Citizen Journalism Networks Stepping Up Editorial Standards

    by David Cohn
    June 10, 2009

    I tend to avoid the “professional vs. amateur journalism” debate, saying “I have constructive criticisms for both sides.” As we’ve hit a flash point for traditional news organizations, the evolution of citizen journalism networks like NowPublic, AllVoices and others may shed light on how the media space will resolve. Perhaps the two “opposites” will meet somewhere in the middle or, as I suspect, find out that they are more alike than they ever thought.

    Recent news in the space has included Orato and Ground Report making shifts to require higher editorial standards in the submissions they accept and publish.

    Alfred Hermida wrote a post on Reportr.net titled “Orato turns its back on citizen journalism,” in which he notes that the site used to focus on first person narratives of events but:


    Instead the focus is on “concrete and trustworthy information that is objective and under-reported.” The owner and founder of Orato, Sam Yehia, said the changes were made to “further professionalize the site, focus its newsworthy content, create and enforce a viable business model and keep pace with Web 2.0 standards.”

    When I met up with longtime friend Rachel Sterne, founder of Ground Report, at the Beyond Broadcast conference she explained that her network was making a similar change. While I’m one example shy of a trend, I think these two shifts warrant

    some thought.

    Rachel Sterne explains the changes happening at Ground Report:


    What is the shift on Ground Report?

    From what I gathered, there are four main shifts in Ground Report’s editorial policy.

    1. Content from new users goes through a longer vetting period. Ground Report is trading speed for accountability.
    2. Content from a trusted user or source skips this vetting period — but only because the contributor has proven themselves.
    3. Expanding the powers of volunteer editors, who can now edit anything on the site. Again, these are trusted contributors.
    4. A part-time managing editor who is in the process of writing editorial guidelines. This is a tough line to walk because they want to preserve the uniqueness of the writers’ voice but also make sure they are up to the higher editorial standards.

    The reasoning

    Sterne explained the logic behind the new system: “It is something that in the commercial world has just started to enter the dialogue while it seems obvious in an academic world.” There are several reasons why the policy change makes sense to me:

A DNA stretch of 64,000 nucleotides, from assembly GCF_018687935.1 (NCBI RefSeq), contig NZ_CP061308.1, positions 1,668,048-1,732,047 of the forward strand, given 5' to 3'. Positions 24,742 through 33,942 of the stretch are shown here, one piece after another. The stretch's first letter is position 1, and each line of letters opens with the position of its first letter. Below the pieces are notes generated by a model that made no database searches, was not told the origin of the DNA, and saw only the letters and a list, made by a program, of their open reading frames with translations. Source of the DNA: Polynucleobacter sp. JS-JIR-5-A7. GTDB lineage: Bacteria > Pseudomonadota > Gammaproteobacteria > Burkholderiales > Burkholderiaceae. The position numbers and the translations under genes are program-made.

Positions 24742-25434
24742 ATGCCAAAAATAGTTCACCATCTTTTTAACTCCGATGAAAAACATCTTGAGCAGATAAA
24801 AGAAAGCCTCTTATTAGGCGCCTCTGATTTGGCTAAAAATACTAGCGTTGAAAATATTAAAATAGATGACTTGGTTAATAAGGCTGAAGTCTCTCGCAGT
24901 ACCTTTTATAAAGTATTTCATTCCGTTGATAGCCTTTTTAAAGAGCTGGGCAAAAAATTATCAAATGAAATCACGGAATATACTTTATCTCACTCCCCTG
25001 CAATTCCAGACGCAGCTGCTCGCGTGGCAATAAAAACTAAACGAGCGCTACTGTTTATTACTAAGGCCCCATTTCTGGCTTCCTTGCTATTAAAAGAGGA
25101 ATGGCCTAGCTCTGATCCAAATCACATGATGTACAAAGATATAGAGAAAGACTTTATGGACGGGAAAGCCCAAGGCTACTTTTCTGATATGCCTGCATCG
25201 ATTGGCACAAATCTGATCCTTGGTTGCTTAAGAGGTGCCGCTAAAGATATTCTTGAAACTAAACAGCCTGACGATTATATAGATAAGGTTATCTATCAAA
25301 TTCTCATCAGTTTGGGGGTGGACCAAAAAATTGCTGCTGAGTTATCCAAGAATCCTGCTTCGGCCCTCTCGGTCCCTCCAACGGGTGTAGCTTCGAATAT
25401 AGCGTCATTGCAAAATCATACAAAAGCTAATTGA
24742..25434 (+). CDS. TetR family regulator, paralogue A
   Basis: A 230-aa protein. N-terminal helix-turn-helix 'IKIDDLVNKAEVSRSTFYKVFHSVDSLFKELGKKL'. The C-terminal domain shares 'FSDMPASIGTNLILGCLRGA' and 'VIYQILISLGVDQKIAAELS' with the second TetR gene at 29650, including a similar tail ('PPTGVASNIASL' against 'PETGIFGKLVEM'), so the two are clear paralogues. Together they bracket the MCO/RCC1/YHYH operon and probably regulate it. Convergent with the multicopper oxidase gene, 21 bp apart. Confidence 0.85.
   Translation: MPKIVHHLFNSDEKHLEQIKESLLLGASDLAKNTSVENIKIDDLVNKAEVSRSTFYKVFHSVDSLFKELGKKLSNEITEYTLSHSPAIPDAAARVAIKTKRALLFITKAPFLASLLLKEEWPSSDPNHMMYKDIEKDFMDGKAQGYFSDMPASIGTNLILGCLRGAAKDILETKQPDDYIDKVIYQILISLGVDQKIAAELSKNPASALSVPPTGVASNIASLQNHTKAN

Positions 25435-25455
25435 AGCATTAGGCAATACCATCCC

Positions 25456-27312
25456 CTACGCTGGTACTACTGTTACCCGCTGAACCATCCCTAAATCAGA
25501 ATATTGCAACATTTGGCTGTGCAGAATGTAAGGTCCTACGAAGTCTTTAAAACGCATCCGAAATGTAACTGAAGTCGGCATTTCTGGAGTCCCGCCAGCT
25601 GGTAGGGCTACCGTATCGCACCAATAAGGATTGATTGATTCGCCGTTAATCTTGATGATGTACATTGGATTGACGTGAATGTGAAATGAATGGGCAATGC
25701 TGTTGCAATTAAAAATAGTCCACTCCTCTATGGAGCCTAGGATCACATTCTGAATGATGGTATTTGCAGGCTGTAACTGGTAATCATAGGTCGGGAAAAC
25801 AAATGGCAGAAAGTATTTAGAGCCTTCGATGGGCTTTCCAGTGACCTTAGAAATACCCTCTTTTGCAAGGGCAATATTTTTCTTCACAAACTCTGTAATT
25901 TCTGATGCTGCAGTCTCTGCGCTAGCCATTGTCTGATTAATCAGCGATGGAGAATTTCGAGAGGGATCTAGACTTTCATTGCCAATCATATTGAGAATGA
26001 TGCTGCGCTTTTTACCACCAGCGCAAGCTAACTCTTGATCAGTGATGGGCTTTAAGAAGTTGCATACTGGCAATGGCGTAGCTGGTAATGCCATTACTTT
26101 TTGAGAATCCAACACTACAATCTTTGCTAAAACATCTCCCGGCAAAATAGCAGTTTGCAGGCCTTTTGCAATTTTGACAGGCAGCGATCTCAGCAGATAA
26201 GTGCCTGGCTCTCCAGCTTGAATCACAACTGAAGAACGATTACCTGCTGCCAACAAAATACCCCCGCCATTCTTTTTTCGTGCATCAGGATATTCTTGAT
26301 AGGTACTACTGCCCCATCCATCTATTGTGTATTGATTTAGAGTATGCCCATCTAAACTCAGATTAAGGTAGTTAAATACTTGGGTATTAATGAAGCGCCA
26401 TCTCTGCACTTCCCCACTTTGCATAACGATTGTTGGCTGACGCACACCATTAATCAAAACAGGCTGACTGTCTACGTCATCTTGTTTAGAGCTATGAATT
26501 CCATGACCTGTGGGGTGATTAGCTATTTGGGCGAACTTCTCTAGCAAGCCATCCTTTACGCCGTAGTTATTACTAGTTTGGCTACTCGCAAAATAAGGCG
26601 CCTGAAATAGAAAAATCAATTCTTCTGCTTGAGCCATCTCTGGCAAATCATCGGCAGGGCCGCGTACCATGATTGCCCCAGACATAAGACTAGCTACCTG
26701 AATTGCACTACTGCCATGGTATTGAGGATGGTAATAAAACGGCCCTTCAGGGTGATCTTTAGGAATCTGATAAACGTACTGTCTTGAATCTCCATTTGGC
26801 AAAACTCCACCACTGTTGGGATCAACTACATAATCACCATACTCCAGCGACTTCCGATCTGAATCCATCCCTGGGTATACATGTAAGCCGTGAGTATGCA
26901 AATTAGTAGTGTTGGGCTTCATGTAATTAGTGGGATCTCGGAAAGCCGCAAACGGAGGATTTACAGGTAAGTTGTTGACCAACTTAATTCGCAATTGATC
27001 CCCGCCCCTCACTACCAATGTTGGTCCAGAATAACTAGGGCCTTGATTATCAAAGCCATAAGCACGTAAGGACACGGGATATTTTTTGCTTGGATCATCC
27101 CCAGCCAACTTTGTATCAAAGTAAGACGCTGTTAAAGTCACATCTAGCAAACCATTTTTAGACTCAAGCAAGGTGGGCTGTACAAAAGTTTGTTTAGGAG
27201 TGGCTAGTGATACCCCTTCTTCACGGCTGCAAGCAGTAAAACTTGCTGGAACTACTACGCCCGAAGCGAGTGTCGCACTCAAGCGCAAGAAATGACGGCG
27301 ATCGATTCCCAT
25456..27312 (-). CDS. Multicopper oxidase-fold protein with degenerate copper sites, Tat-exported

1. Trading speed and accountability seems like a no brainer to me. Twitter has come on the scene to dominate the speed world, which means citizen journalism networks can offer an added value of accountability.
    2. Ground Report, Now Public, All Voices and others are looking to syndicate their content to larger distributors. To do that, they must provide a sense of trustworthiness.
    3. iReport, YouTube and other large user-generated sites have begun highlighting well produced work from dedicated contributors while making the larger mass of content they host harder to find.
    4. Some organizations like The UpTake have had this policy since day one of venture.

    Even more interesting, according to Sterne, contributions on Ground Report have dropped 50 percent in the month since the site began implementing the changes, but traffic has increased 10 percent. That seems to be a trade off that most publishers would take — giving them a more streamlined workflow and process along with higher traffic.

    Some things to note

    According to the Wikipedia page on Citizen Journalism:

    Allvoices was also the first citizen journalism site to measure the credibility of contributed reports and their authors, providing readers with a gauge launched in March 2009 for assessing the accuracy of news accounts.

    I am friends with several of the folk at AllVoices and hope to follow up with them next time I speak with them.

    Most people don’t know, but I am the editor in chief of citizen journalism network Broowaha. We have had similar conversations with our own members and internal team. Not surprisingly, some of the most dedicated contributors have voiced a preference towards structure, guidelines and policy.

    Where are we left?

    I don’t claim to have a crystal ball, but I wouldn’t be surprised if more citizen journalism networks make this shift. I think it is perfectly possible for these networks to be picky about what they publish without being exclusive. This will be a fine line to walk so as not to lose their citizen journalism souls as they try and up their game.